AP: The United States has not ruled out talks with Iran about Iraq, but any discussions would not cover Tehran’s disputed nuclear program, Secretary of State Condoleezza Rice said Friday. Associated Press
By ANNE GEARAN
AP Diplomatic Writer
SYDNEY, Australia (AP) – The United States has not ruled out talks with Iran about Iraq, but any discussions would not cover Tehran’s disputed nuclear program, Secretary of State Condoleezza Rice said Friday.
“This is not a negotiation of some kind,” Rice said after meeting with Australia’s prime minister, John Howard.
She did not give a timeline for potential talks and indicated they would involve only the U.S. ambassador in Iraq, Zalmay Khalilzad.
Iran offered on Thursday to begin talks with the United States aimed at stabilizing Iraq. It was the first time the Islamic republic has agreed to negotiate with the superpower it calls the “Great Satan.”
Discussing the military operation Thursday in which U.S. and Iraqi troops swept north from Baghdad, Rice indicated that intelligence on insurgent activity in Samarra led to the show of force.
When the military has “reason to believe” that a strike will flush out insurgents, Rice said, “then the military does that.” She cited long-standing concerns about Samarra as an insurgent hotbed.
The chief U.S. diplomat told a university audience that history would determine the verdict on the U.S.-led war that ousted Iraqi leader Saddam Hussein.
“I’m quite aware that there are those who disagree about the decision that we would overthrow Saddam Hussein,” Rice said. She responded to a student who cited opinion polls showing more than 60 percent of Australians have a negative view of the U.S. and its foreign policy.
“I’m quite aware that there are those who believe that he should have been given more time, who believe that we could have contained him,” Rice said.
President Bush and his advisers thought that because of Saddam’s behavior and the failure of international penalties to thwart him, “it was time to deal with that situation,” she said.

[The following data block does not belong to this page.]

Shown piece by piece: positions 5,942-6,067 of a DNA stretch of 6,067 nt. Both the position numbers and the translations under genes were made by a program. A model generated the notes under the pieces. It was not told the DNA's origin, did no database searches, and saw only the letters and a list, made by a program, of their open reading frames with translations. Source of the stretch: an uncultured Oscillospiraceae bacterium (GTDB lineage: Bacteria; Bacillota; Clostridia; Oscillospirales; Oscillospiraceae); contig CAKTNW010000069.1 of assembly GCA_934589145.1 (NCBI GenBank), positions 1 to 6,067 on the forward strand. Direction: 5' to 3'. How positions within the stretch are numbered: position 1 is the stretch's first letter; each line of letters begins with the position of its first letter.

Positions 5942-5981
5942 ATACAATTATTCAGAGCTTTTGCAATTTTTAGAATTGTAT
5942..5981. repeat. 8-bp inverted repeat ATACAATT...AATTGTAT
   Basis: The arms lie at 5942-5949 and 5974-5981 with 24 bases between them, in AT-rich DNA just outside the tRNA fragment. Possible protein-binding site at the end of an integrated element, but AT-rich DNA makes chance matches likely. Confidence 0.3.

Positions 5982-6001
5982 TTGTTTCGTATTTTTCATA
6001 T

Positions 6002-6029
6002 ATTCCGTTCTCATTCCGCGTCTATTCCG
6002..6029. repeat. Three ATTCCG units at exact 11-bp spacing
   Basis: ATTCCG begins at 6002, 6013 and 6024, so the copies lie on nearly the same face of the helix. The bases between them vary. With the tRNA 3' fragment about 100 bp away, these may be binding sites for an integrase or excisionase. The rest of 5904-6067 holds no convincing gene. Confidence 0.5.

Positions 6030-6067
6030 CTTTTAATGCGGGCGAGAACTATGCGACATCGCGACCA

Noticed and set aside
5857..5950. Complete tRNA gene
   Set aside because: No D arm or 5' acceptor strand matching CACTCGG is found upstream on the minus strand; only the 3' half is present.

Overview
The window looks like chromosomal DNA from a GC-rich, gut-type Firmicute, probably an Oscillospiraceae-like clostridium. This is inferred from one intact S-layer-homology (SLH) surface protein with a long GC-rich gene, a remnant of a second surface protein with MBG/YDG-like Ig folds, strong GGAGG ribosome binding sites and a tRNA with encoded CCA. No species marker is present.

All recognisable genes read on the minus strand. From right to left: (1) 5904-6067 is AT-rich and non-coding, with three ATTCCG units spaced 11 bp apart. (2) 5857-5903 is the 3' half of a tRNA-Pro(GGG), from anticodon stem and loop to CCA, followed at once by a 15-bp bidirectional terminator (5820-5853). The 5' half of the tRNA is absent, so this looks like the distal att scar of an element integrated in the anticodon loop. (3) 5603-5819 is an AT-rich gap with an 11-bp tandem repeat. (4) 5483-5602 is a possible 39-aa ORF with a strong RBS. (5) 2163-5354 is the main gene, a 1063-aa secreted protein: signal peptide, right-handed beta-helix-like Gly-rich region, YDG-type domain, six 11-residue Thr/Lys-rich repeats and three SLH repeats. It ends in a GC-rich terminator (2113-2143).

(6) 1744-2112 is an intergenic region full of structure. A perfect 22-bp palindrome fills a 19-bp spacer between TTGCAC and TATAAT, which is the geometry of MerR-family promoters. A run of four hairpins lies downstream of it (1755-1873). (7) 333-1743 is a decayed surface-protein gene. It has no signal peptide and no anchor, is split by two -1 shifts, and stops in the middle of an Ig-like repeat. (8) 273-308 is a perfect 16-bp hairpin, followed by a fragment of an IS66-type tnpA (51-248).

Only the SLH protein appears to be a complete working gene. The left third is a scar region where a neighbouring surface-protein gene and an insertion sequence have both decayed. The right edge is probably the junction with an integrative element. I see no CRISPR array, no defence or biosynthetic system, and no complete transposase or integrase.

During Bush’s first term, Rice was his national security adviser and an architect of the 2003 invasion.
Rice was twice shouted down by protesters as she spoke to students from several Australian universities gathered at Sydney University’s music school.
“Condoleezza Rice, you’re a war criminal,” a young man shouted minutes after she began her address. “Iraqi blood is on your hands and you can’t wash that blood away,” he repeated until guards led him away.
Rice drew applause with her response: “I’m glad to see that democracy is well and alive at the university,” she said, adding that democracy is now also alive at universities in Kabul, Afghanistan and Baghdad, Iraq.
A second protester stood later and yelled that Rice is a murderer.
She said the administration could have confined its response to the Sept. 11 terror attacks to an assault on the al-Qaida terror network, but she suggested history shows that would have been shortsighted.
“I think the outcome, the judgment, of all of this needs to await history,” Rice said.
Ahead of Sunday’s third anniversary of the invasion, Australia said this week it would keep troops in Iraq at least well into next year and announced a larger mission for about 450 troops now stationed in southern Iraq.
Earlier Thursday, Rice said China must be more open about its military buildup and play by international economic rules as its influence grows around the world.
In Beijing, Chinese Foreign Ministry spokesman Qin Gang said China publishes papers on its defense, is open about spending and has increased military exchanges with other countries.
Although Rice noted U.S.-Chinese cooperation on international problems such as the nuclear ambitions of North Korea and Iran, she lists U.S. complaints about Chinese policies:
“It’s economy needs to continue to open, it needs to pay attention to intellectual property rights, it needs to pay attention to the effect of not having at this point a currency that is market based,” Rice said, adding that much of the country’s economy is still controlled by the state.